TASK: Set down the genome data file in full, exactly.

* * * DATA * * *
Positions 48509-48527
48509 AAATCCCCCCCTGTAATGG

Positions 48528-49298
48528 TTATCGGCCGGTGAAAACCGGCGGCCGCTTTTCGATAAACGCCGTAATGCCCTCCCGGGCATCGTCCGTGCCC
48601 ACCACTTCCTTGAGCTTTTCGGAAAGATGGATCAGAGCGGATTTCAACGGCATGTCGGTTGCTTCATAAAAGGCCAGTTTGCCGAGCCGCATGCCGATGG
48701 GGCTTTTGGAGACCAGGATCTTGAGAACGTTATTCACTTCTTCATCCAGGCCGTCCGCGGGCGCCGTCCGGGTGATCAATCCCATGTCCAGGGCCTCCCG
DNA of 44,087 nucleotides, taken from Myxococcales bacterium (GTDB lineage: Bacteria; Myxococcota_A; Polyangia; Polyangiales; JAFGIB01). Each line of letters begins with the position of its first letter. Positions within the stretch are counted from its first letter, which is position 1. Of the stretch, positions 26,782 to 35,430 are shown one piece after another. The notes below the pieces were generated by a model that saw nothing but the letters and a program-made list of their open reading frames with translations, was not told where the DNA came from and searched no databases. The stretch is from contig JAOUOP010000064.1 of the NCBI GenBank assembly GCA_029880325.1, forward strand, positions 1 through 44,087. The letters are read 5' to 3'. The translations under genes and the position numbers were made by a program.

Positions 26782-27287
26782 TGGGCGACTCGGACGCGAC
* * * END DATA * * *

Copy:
Positions 48509-48527
48509 AAATCCCCCCCTGTAATGG

Positions 48528-49298
48528 TTATCGGCCGGTGAAAACCGGCGGCCGCTTTTCGATAAACGCCGTAATGCCCTCCCGGGCATCGTCCGTGCCC
48601 ACCACTTCCTTGAGCTTTTCGGAAAGATGGATCAGAGCGGATTTCAACGGCATGTCGGTTGCTTCATAAAAGGCCAGTTTGCCGAGCCGCATGCCGATGG
48701 GGCTTTTGGAGACCAGGATCTTGAGAACGTTATTCACTTCTTCATCCAGGCCGTCCGCGGGCGCCGTCCGGGTGATCAATCCCATGTCCAGGGCCTCCCG
DNA of 44,087 nucleotides, taken from Myxococcales bacterium (GTDB lineage: Bacteria; Myxococcota_A; Polyangia; Polyangiales; JAFGIB01). Each line of letters begins with the position of its first letter. Positions within the stretch are counted from its first letter, which is position 1. Of the stretch, positions 26,782 to 35,430 are shown one piece after another. The notes below the pieces were generated by a model that saw nothing but the letters and a program-made list of their open reading frames with translations, was not told where the DNA came from and searched no databases. The stretch is from contig JAOUOP010000064.1 of the NCBI GenBank assembly GCA_029880325.1, forward strand, positions 1 through 44,087. The letters are read 5' to 3'. The translations under genes and the position numbers were made by a program.

Positions 26782-27287
26782 TGGGCGACTCGGACGCGAC